Q: What is the number one lesson you have learned during your CX career journey that you use on a regular basis, that you believe all CX professionals should know?
Remember that the strategies and programs we develop are for humans, real people with real issues and genuine emotions.
Q: What is your best piece of advice for CX leaders to be successful?
Unhappy employees lead to unhappy customers. Employees must feel respected, valued, and empowered to deliver exceptional customer experiences.
Q: What has been your biggest pain point in driving CX at your organization?
“Doing CX” is not just sending out an NPS survey at the end of a transaction, especially if you’re not providing the customer the ability to provide you with an explanation for their score.
Q: While all customers should be treated well, do you think all customers should be treated exactly the same?
At a minimum, there should be a baseline for delivering exceptional customer experience to all customers. But not all customers are created equally, not just because some spend more than others. For example, if you’re a medical provider, a chronically ill patient will probably require more time, attention, and patience than a healthy patient just coming in for a routine visit.
Q: If you could have one CX superpower, what would it be?
Remembering people’s names.
Q: What is your most favorite customer experience memory?
Getting a follow-up phone call and signed get-well card from the nursing staff after an outpatient surgical procedure, I felt like they cared how I was feeling physically and emotionally.
Q: What is your least favorite customer experience memory?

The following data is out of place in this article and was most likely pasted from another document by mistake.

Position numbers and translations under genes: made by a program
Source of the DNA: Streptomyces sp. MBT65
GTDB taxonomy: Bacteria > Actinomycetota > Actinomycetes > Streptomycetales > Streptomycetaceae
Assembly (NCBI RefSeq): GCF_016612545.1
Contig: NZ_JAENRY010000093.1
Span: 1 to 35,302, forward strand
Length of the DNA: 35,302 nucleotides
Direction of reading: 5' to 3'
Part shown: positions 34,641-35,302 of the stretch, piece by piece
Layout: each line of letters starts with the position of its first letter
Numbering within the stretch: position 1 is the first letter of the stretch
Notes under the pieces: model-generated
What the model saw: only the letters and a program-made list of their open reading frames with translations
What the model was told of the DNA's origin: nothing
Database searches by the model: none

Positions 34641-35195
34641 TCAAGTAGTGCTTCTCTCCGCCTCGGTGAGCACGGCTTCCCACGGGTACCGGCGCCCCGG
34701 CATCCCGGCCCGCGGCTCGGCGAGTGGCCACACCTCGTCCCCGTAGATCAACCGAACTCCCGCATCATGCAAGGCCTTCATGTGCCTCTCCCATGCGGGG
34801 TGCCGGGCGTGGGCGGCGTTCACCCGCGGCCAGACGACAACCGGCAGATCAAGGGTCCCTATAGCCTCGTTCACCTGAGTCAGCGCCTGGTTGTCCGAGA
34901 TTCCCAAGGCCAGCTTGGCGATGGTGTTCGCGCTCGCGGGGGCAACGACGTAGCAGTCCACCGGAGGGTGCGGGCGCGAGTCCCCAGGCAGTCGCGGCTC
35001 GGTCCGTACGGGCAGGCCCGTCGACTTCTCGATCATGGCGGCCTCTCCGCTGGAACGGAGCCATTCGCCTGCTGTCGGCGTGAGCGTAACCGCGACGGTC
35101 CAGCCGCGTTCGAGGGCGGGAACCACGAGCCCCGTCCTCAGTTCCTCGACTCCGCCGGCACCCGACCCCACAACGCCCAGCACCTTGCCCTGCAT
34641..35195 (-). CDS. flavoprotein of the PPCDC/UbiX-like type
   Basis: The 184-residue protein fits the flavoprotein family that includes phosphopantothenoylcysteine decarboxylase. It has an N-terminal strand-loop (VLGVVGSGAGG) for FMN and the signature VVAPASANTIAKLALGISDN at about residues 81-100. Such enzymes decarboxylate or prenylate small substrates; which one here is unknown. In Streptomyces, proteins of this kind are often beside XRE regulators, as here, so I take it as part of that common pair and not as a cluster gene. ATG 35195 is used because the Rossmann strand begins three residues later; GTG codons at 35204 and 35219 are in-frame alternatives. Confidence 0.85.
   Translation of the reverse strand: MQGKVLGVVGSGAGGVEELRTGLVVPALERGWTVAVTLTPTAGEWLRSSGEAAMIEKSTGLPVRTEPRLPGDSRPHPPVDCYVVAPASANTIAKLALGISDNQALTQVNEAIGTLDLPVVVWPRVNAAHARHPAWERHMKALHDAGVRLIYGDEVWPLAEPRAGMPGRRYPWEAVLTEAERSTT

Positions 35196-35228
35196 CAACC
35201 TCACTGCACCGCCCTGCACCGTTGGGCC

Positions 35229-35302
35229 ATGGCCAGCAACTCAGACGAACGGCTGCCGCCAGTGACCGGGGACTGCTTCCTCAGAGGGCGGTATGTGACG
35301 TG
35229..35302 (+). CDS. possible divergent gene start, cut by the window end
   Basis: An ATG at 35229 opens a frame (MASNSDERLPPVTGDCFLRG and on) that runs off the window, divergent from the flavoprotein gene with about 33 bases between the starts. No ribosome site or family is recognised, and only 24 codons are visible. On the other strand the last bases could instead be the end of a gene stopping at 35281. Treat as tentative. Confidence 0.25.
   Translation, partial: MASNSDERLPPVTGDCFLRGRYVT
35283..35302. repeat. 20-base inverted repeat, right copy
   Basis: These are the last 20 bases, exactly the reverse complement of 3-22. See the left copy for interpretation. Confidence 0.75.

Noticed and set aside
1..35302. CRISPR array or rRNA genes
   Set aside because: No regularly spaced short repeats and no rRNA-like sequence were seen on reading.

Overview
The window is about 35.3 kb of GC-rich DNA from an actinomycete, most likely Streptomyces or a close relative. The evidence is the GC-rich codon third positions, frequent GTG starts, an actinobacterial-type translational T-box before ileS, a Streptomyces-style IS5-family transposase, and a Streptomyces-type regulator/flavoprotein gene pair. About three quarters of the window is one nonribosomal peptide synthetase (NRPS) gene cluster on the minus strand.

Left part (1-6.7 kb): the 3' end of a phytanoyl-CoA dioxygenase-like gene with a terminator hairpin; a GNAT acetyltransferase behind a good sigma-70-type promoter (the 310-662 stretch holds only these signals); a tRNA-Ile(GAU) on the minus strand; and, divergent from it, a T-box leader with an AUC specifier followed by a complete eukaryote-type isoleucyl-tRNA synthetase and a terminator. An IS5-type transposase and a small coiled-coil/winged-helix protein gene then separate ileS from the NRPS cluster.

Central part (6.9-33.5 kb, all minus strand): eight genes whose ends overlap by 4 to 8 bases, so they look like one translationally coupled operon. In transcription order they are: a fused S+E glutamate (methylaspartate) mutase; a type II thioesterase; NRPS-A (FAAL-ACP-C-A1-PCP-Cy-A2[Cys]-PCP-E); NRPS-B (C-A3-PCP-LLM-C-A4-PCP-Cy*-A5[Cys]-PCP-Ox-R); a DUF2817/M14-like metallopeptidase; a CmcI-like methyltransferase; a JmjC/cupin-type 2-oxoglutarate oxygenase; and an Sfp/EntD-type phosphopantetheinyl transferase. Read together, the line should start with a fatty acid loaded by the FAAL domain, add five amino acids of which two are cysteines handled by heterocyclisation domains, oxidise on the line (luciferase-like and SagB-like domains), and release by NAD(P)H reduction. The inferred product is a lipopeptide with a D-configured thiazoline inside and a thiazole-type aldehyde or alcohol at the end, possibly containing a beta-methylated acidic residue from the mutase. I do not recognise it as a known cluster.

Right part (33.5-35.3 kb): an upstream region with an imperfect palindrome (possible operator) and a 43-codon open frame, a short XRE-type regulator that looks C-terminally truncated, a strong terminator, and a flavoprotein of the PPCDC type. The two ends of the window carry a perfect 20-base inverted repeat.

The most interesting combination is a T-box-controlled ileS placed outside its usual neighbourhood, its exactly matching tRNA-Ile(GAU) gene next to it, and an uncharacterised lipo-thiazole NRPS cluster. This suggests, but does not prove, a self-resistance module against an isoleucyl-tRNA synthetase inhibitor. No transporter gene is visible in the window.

Getting yelled at by a customer – over the course of 3 phone calls – who was unhappy about her to-go order. First, we no longer offered an item on the menu that was shown as a featured photo on the restaurant’s website. Then, because one of the items she ordered was prepared incorrectly. Finally, she demanded a full refund because “her whole night was ruined.”
Q: What is your most favorite professional memory?
I was selected to go to Paris for a year-end quarterly meeting, which was typically only for senior management. I was just a research manager and had only been with the company for six months.
Q: What is your least favorite professional memory?
At that same year-end quarterly meeting, I was told by one of the VPs that I was not presentable enough to meet the president of the company and to go to the bathroom to fix my makeup. My boss just stood there and said nothing.
Q: What is the best job you’ve ever had?
Throughout 2021, I made donuts for a local cafe. The owners gave me carte blanche to do whatever flavors I wanted, and I gained a little following of loyal customers. I got to live my dream of being a professional baker but without the financial stress of it being my own business.
Q: What is the worst job you ever had?
As a teenager, I had to wake up every Saturday and Sunday at 6am to work with my father at his flea market stall.
Q: What are the most overused business words or phrases?
Put a pin in it, circle back, the new normal.
Q: What profession other than your own would you like to attempt?
Elementary school librarian. I have always loved reading, and spending afternoons at the local library is one of my favorite childhood memories.
Q: What profession other than your own would you not like to attempt?
Herpetologist, precisely one who studies ophiology.
Q: What do you consider your greatest achievement?
Raising my son and my three step-children, who have grown up to be hilarious, caring, respectful, all-around good human beings.
Q: Which talent would you most like to have?
To sing on key.
Q: What book changed your life?
“Siddhartha” by Hermann Hesse.
Q: Who are your favorite writers?
Alison Weir, Philippa Gregory, Antonia Fraser, Ruth Reichl.
Q: What is your motto?
You knew what you had to do – Mary Oliver, “The Journey”